Global equities have had a good start to the year. They rose 2.6% in local currency terms last week and are up 4.7% so far this year. In sterling terms, the gains are a bit smaller at 2.0% and 3.8% respectively due to a further rise in the pound to $1.22 against a weak dollar.
The most important economic number for investors these days is the monthly US inflation report. While last week’s data for December were in line with expectations, they did confirm that headline inflation at least in the US is now on a clear downward trend. Inflation fell back to 6.5% from 7.1% the previous month and is down from a peak last summer of 9.1%.
Core inflation has also begun to subside but by much less and remains well above the Fed’s 2% target. The core rate dropped to 5.7% in December, down from 6.0% in November and a high of 6.6%.
Markets are hoping that this improvement will lead to US interest rates peaking no higher than 5% and the Fed cutting rates in the second half of the year. While the latter is certainly possible, we believe it is more likely that the Fed sticks to its guns and does not start easing policy until next year. Only by then are underlying inflation pressures likely to have moderated sufficiently to justify such a move.
This is one reason why the rebound in equities – markets are now up some 12% from their October low – looks somewhat overdone near term. The other reason is that corporate earnings are likely to be revised down further. The consensus is still looking for a modest gain in global earnings this coming year despite the sharp slowdown in growth and a probable recession.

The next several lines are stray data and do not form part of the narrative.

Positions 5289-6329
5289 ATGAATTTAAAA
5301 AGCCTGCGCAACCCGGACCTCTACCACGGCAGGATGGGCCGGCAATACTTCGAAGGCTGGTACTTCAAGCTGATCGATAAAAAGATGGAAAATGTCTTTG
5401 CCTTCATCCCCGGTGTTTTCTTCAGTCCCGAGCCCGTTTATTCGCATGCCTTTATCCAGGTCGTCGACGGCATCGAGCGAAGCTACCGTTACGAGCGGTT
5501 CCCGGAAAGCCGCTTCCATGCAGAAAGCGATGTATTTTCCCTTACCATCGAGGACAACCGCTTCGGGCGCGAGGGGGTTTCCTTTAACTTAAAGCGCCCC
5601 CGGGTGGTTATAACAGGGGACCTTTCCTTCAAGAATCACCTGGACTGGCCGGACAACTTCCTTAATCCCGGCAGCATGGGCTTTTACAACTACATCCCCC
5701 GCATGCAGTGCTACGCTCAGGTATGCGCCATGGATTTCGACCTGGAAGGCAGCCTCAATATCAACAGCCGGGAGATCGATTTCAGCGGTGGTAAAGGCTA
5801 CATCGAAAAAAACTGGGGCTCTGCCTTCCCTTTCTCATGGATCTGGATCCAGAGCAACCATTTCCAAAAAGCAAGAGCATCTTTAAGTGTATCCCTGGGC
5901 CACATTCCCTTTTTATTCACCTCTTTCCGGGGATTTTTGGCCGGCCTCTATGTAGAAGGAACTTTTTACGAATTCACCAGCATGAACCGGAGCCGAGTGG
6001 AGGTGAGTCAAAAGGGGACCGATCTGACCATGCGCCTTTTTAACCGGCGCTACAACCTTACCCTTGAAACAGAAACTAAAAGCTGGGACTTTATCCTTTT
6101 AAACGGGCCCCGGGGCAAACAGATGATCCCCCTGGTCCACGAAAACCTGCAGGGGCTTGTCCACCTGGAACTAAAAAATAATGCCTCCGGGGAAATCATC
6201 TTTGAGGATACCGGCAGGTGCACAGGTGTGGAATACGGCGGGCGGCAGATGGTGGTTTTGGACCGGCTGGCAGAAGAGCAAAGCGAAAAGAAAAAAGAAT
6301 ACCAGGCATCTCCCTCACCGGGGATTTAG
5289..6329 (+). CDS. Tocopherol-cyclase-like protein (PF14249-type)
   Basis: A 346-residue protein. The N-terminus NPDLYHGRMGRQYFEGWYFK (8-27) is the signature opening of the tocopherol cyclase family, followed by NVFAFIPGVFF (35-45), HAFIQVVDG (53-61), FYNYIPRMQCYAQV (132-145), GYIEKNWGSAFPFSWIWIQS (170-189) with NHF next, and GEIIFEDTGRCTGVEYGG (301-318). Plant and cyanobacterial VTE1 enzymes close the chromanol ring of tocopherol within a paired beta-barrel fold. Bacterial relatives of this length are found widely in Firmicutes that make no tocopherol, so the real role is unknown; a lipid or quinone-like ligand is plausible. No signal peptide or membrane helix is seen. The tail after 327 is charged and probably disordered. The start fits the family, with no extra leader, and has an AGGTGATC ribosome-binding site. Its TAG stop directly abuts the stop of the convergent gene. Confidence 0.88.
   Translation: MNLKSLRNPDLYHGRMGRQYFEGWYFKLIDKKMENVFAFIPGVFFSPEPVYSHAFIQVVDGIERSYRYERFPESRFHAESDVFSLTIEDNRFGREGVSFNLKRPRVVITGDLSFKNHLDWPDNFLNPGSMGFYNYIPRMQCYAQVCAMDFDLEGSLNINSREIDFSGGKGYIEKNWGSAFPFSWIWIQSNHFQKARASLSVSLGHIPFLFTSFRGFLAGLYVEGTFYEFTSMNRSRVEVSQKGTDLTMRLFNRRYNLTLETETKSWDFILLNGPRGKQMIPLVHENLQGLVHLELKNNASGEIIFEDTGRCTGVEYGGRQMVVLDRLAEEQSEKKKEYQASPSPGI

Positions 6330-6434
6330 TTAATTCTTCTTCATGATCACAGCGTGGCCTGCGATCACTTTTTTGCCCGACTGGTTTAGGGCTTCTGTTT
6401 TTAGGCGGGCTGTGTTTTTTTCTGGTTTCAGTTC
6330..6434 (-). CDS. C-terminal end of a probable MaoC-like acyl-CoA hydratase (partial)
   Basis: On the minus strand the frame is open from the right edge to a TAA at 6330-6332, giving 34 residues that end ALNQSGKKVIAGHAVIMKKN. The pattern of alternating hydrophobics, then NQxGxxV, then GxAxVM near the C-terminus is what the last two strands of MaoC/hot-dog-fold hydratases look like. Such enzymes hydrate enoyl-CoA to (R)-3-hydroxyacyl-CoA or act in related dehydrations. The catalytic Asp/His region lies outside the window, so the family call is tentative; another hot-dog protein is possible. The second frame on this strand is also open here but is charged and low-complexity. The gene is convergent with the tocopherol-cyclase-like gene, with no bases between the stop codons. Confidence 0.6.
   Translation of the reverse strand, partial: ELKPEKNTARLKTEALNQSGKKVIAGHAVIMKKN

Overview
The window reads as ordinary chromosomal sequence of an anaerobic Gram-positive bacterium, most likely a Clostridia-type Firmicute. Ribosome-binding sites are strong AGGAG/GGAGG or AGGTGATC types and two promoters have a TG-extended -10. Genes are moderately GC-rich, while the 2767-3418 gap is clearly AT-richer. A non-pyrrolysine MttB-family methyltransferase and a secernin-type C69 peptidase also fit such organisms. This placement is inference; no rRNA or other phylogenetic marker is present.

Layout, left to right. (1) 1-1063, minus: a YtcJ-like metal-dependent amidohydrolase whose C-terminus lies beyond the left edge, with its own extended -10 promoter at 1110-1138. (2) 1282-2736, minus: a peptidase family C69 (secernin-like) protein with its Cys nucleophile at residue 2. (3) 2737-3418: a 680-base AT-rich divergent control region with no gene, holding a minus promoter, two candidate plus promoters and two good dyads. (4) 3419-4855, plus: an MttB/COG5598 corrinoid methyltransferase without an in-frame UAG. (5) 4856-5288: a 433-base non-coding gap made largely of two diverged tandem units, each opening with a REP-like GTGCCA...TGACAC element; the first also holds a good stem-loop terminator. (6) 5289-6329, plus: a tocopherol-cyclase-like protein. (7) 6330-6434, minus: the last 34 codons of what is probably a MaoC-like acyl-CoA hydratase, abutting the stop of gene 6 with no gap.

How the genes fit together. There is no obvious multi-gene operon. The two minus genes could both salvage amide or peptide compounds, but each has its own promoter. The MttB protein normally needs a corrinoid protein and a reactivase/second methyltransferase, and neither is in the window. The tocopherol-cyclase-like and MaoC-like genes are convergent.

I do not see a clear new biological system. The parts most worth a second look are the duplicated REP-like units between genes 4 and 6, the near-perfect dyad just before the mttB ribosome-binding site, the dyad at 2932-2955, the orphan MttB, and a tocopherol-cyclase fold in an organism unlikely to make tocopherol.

The fourth quarter results season kicked off with the big US banks on Friday and will be important, as much for the forward guidance from companies as the results themselves. Friday saw no big surprises with the banks benefiting from the rise in interest rates but suffering from the downturn in investment banking revenues and warning of the impact of the weaker economy. Earnings this quarter are forecast to be down 8% on a year earlier for the financial sector and 2% for the market as a whole.
The downturn in the UK economy is widely expected to be more protracted than in the US and the Eurozone. However, the latest numbers provided some reassurance on this front. UK GDP rose 0.1% in November, rather than contracting 0.2% as had been expected. Even so, the good news shouldn’t be exaggerated. GDP still dropped 0.3% over the last three months and the UK remains the only G7 country where activity still remains below pre-pandemic levels.
Despite all this, the UK stock market is testing its all-time high in May 2018 with the FTSE 100 index currently at 7855. US stocks, by contrast, are off some 17% from their high at the start of last year. This large gap in performance reflects both the tilt of the UK market towards the commodity sectors and also a sizeable fall in the pound against the dollar (notwithstanding its recovery since October).
Even though the economy looks set to slip into recession, we expect the UK to see new highs over the coming year and be one of the better performing markets. As we have highlighted before, its cheapness, tilt to commodities and high overseas exposure should all continue to stand it in good stead.
Rupert Thompson – Chief Economist